California Caucus Stokes 'Smart Growth' Debate
By John Nagy, Staff Writer
As a rallying cry, "smart growth" can be a political chameleon, adapting to suit the land use visions of preservationists, home and road builders, local governments, mass transit advocates, environmentalists, Republicans or Democrats but rarely all of them at once. Earlier this year, a group of powerful Democrats in the California legislature organized themselves around the idea, staking a claim to the smart growth mantle in a state that could welcome as many as 24 million new residents over the next 40 years.
Freshman Assemblywoman Patricia Wiggins , slated to take over as chair of the Local Government Committee if she wins re-election this fall, officially launched the California Smart Growth Caucus in May after party leaders decided to pool resources on a swarm of loosely related growth legislation. Chalking up a few early victories for affordable housing and infill development while shaping the budget package, the caucus continues to back bills that one spokesman said are "very likely" to pass before the session wraps up this month.
Nationwide, smart growth gained new political power in 1998, when voters approved nearly three-fourths of the hundreds of open space and sustainability initiatives on state and local ballots. Governors, many of them northeastern and western Republicans, used the words with clarity and enthusiasm in their State of the State addresses at the beginning of this year. But what exactly do they mean to a California Democrat?
"Well, it's not putting the way we grow on auto-pilot and getting some policies in place that preserve the quality of life and accommodate the coming growth in such a way that we don't lose our farmland and open space and [keep] cities vital," said Wiggins, a former Santa Rosa city council member whose district includes part of Napa Valley.
The first of its kind in the country, the caucus promotes itself as a "pro-growth" body with a "fix it first" agenda that directs resources toward infrastructure maintenance before authorizing major new development. Its potential power could far exceed mere numbers: At present, each of the 28 members are chairs of committees and subcommittees with some link to housing, transportation, natural resources, health and public safety.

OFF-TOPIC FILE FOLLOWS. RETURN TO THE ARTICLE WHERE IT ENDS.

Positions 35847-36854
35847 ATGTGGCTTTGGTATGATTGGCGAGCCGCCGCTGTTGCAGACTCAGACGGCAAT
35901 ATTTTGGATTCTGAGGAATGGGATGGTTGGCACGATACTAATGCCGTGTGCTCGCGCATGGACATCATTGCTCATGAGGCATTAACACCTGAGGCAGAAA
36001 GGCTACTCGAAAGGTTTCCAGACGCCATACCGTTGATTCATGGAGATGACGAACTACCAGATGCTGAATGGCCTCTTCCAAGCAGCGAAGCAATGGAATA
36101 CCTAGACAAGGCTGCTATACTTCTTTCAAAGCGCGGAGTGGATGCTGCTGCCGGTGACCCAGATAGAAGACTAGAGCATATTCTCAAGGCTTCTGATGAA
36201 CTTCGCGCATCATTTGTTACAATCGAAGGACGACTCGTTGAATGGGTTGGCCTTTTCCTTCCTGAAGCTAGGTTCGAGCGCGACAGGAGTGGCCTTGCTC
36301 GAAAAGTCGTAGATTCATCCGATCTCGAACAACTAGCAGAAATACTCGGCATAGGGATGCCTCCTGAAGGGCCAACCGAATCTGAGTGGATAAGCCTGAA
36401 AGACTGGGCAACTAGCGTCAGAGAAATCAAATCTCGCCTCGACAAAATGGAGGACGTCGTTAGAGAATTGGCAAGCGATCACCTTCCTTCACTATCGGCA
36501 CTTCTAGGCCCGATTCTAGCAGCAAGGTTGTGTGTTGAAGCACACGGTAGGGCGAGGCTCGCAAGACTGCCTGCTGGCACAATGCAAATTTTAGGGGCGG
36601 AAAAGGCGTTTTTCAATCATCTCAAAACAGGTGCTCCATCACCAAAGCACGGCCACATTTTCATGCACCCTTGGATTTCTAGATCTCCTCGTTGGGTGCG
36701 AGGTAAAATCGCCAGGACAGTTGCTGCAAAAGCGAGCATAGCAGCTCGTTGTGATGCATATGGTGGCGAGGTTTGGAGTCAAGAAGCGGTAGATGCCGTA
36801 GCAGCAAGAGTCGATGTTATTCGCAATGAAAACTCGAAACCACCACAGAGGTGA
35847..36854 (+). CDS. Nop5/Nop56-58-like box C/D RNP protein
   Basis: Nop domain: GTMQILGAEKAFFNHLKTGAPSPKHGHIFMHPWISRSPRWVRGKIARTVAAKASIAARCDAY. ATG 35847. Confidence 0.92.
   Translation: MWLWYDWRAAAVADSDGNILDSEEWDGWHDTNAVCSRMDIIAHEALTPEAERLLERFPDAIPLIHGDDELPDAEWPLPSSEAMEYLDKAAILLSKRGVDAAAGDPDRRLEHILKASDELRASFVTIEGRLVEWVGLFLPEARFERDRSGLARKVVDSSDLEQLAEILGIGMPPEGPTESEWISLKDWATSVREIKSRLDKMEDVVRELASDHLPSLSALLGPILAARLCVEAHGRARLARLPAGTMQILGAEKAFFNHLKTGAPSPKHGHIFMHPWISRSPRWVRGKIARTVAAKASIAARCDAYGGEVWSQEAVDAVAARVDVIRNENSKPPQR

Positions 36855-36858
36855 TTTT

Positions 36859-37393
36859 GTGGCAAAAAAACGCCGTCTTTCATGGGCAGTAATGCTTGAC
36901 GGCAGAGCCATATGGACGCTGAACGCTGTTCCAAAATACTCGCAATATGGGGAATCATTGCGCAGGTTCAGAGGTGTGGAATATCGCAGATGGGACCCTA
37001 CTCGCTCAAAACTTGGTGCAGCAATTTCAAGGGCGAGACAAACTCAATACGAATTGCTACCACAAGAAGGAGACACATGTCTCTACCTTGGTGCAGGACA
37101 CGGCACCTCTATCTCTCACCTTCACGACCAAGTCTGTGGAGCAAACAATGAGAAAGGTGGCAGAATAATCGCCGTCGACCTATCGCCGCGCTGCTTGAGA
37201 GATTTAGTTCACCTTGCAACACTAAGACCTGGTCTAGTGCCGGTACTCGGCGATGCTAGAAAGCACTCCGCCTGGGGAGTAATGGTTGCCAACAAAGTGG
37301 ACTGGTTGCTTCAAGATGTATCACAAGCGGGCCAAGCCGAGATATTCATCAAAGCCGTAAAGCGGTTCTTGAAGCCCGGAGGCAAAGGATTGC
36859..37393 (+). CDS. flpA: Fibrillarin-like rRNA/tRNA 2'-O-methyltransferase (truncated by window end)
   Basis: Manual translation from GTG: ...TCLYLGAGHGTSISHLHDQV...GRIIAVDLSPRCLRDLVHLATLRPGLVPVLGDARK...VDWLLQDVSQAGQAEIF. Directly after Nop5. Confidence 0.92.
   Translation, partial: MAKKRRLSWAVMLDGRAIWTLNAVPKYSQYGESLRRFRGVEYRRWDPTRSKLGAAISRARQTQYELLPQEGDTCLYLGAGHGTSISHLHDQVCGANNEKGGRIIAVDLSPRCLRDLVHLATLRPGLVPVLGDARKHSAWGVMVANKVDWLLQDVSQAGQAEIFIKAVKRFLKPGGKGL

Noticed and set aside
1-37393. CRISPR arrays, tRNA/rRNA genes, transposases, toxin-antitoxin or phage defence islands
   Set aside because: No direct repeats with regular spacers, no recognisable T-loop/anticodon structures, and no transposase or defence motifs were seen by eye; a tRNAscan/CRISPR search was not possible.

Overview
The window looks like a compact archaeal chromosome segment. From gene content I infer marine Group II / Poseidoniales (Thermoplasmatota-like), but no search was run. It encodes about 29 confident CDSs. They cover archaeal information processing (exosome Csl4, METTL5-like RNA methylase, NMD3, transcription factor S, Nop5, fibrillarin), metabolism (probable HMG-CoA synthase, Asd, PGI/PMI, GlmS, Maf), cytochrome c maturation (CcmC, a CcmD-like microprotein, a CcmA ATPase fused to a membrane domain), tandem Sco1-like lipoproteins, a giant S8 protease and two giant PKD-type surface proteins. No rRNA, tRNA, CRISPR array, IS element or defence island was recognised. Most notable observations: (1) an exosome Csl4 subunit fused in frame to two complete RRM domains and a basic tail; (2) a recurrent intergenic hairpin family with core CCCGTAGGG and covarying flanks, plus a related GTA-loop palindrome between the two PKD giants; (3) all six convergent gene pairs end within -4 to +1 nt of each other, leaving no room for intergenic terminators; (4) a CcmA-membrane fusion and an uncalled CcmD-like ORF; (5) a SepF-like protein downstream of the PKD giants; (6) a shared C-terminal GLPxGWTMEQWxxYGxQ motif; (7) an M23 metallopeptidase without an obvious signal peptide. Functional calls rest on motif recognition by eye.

In a state where Democrats occupy the governor's mansion and enjoy a comfortable majority in both houses of the legislature, a unified caucus could set the tone of growth management for decades and perhaps serve as a legislative model for the nation.
But there are problems. William Fulton of the Ventura-based Solimar Research Group , a centrist land use think tank, says a key one is that Gov. Gray Davis is far less interested in growth than he is in other issues, such as reforming education."The history of land use reform at the state level is almost entirely the history of strong governors willing to take a political risk on this issue. With the exception of the state of Washington, every major state-level land use reform that we've ever seen in the United States has been as the result of an aggressive governor," he says, pointing to Maryland, Florida, Georgia, New Jersey and Oregon.
And though the caucus has their attention, several major players in the California growth game say they are going to consider each piece of legislation separately.
"You can't really take a stand against smart growth - it's like motherhood and apple pie. But I would say that we probably look towards [the caucus] cautiously," said DeAnn Baker, who represents the housing and transportation interests of the California State Association of Counties .
Baker said that balancing the needs of urban cores and rural areas while bearing in mind the limited fiscal power of county governments are "pieces to the smart growth puzzle we think are critical."